The main corrosive agent in the marine environment is sodium chloride. It is present in sea water in typical concentrations of 3.4%, although this varies according to geographical location and climatic factors. Saline atmospheres arise as a result of salt water becoming suspended in the air due to wind and wave action. The concentration of this salinity and the resulting deposition varies throughout the world. In assessing the local environment, many factors need to be considered, including sea and air temperature, prevailing wind direction, local topography and relative humidity.Industrial Environment

The concentration of contaminants present in an industrial atmosphere is normally lower than a marine environment, but the potential for corrosion may be higher. In addition, the area affected may be very localized, since contaminants will generally be quickly dispersed. The concentration of contaminants permitted will also vary from country to country according to local environmental control regulations.

Features of Corrosive Environment Antennas1. Fully epoxy painted aluminum reflector

and shields2. Epoxy painted galvanized steel mount 3. Epoxy painted feed assembly 4. Stainlesssteelassemblyand

adjusting hardware5. Corrosioninhibitingcompoundsand

sealants applied during installation

For more information, visit commscope.com

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Selection of High Wind Antennas1. Identify the maximum mean hourly wind speed at the antenna site from local meteorological data. 2. Make suitable allowances for local terrain and the height of the antenna on the tower. 3. Determine the wind profile of the area. Is it generally calm with occasional windy periods, or is it a windy area with periods of extreme conditions? 4. Selectthecorrectantennafortheconditions. Where the antennas may experience severe tropicalstorms,forexample,theCaribbean duringthehurricaneseason,thenSE-Series antennas should be considered. 5. Is the antenna to be sited in a marine or corrosive environment? If so, consideration should be given to specifying a corrosive environment in addition to the high wind antenna.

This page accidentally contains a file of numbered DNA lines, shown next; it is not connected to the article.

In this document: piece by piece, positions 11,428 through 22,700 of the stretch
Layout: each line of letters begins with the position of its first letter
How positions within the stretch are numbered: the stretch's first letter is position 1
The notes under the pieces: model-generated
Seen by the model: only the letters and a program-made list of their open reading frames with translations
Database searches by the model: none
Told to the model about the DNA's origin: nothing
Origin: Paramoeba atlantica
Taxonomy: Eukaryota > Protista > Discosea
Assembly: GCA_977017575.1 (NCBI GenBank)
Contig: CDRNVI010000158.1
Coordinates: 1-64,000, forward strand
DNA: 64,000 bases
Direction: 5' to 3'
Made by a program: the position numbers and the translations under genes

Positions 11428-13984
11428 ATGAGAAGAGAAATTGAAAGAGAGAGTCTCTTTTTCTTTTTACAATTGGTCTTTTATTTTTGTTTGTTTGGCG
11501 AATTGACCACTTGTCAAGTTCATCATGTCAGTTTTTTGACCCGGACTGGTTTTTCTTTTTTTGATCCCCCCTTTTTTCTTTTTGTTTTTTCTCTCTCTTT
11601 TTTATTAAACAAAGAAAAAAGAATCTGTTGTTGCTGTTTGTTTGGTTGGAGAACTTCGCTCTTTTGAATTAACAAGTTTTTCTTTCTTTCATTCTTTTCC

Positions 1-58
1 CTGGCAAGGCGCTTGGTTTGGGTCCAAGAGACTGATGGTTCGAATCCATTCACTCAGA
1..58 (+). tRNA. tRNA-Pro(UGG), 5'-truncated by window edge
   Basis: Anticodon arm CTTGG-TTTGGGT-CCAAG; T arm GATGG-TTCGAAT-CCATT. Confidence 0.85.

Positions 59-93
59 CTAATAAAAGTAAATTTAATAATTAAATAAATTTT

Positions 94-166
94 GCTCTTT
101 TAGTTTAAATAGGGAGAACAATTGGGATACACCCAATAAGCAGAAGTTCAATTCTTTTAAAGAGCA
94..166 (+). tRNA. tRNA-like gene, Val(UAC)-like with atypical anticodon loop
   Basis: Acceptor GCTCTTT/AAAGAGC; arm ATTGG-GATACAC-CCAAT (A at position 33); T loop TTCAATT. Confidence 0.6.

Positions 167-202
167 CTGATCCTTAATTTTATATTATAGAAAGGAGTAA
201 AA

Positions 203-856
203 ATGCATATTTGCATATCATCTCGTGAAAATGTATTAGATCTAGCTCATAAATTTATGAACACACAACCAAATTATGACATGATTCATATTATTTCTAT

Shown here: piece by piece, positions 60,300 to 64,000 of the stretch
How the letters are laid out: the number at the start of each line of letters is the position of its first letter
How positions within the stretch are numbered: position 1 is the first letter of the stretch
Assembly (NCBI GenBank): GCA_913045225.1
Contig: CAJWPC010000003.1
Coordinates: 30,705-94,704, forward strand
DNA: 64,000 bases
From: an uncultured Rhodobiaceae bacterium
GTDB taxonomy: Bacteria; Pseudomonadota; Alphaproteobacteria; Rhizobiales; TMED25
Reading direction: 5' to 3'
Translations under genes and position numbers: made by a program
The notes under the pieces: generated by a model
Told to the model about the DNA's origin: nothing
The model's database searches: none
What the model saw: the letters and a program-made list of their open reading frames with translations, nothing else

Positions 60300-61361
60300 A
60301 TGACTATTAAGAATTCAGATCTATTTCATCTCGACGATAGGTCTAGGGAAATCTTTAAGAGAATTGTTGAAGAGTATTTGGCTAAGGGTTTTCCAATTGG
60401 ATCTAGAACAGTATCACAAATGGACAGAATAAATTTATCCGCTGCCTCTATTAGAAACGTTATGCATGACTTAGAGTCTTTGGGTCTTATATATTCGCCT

High-Wind EnvironmentsIn determining the wind speed experienced by the antenna, not only should the basic maximum ground speed be examined, but also factors unique to the antenna site. Such factors include: Geographic Location Mountainous/ExtremeHeight Topographical Variations High-WindGusts These factors work in combination and will generally give rise to a wind speed much higher than that seen at ground level.

Geographic LocationFigure 4, on page 5, illustrates the relative strength and scale of the major meteorological wind systems. Some of these systems are confined to limited geographical areas, for example, the tornado or twisters of the American Midwest. Others may be known by different names worldwide, for example, hurricanes in the North Atlantic, typhoons in the Pacific and willy-willys in the Indian Ocean are all extreme tropical storms. The common feature of these storms is that the mean wind speed is often above the design limit of standard TMW antennas. The winds associated with midlatitude cyclones cause more difficulty. Normally the mean wind speed is well below the antenna design wind speed, but in extreme cases may have gusts above the standard antenna design limit. Local meteorological data will provide the probability of such extreme events and allow a decision to be made on antenna specification. Figure 5, on page 5, illustrates the percentage frequency of winds of more than 14 m/s (46 ft/sec). This data should be used with caution, because extreme winds usually are of relatively short duration, and may occur infrequently.